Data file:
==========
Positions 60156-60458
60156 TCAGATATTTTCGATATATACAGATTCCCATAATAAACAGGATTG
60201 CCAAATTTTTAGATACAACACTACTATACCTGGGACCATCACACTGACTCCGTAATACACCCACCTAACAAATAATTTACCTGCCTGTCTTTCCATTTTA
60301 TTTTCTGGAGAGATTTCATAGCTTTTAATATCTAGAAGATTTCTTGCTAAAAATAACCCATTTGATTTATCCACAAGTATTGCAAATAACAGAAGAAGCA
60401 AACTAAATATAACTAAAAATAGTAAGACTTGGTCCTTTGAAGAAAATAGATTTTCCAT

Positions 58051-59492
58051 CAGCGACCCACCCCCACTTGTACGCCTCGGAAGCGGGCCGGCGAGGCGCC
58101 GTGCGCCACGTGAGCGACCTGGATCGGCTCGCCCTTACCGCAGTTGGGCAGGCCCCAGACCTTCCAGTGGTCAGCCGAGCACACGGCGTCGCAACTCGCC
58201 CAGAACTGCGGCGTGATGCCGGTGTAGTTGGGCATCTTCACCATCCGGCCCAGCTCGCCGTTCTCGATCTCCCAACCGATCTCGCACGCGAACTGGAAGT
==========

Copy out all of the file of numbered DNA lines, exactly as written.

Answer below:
Positions 60156-60458
60156 TCAGATATTTTCGATATATACAGATTCCCATAATAAACAGGATTG
60201 CCAAATTTTTAGATACAACACTACTATACCTGGGACCATCACACTGACTCCGTAATACACCCACCTAACAAATAATTTACCTGCCTGTCTTTCCATTTTA
60301 TTTTCTGGAGAGATTTCATAGCTTTTAATATCTAGAAGATTTCTTGCTAAAAATAACCCATTTGATTTATCCACAAGTATTGCAAATAACAGAAGAAGCA
60401 AACTAAATATAACTAAAAATAGTAAGACTTGGTCCTTTGAAGAAAATAGATTTTCCAT

Positions 58051-59492
58051 CAGCGACCCACCCCCACTTGTACGCCTCGGAAGCGGGCCGGCGAGGCGCC
58101 GTGCGCCACGTGAGCGACCTGGATCGGCTCGCCCTTACCGCAGTTGGGCAGGCCCCAGACCTTCCAGTGGTCAGCCGAGCACACGGCGTCGCAACTCGCC
58201 CAGAACTGCGGCGTGATGCCGGTGTAGTTGGGCATCTTCACCATCCGGCCCAGCTCGCCGTTCTCGATCTCCCAACCGATCTCGCACGCGAACTGGAAGT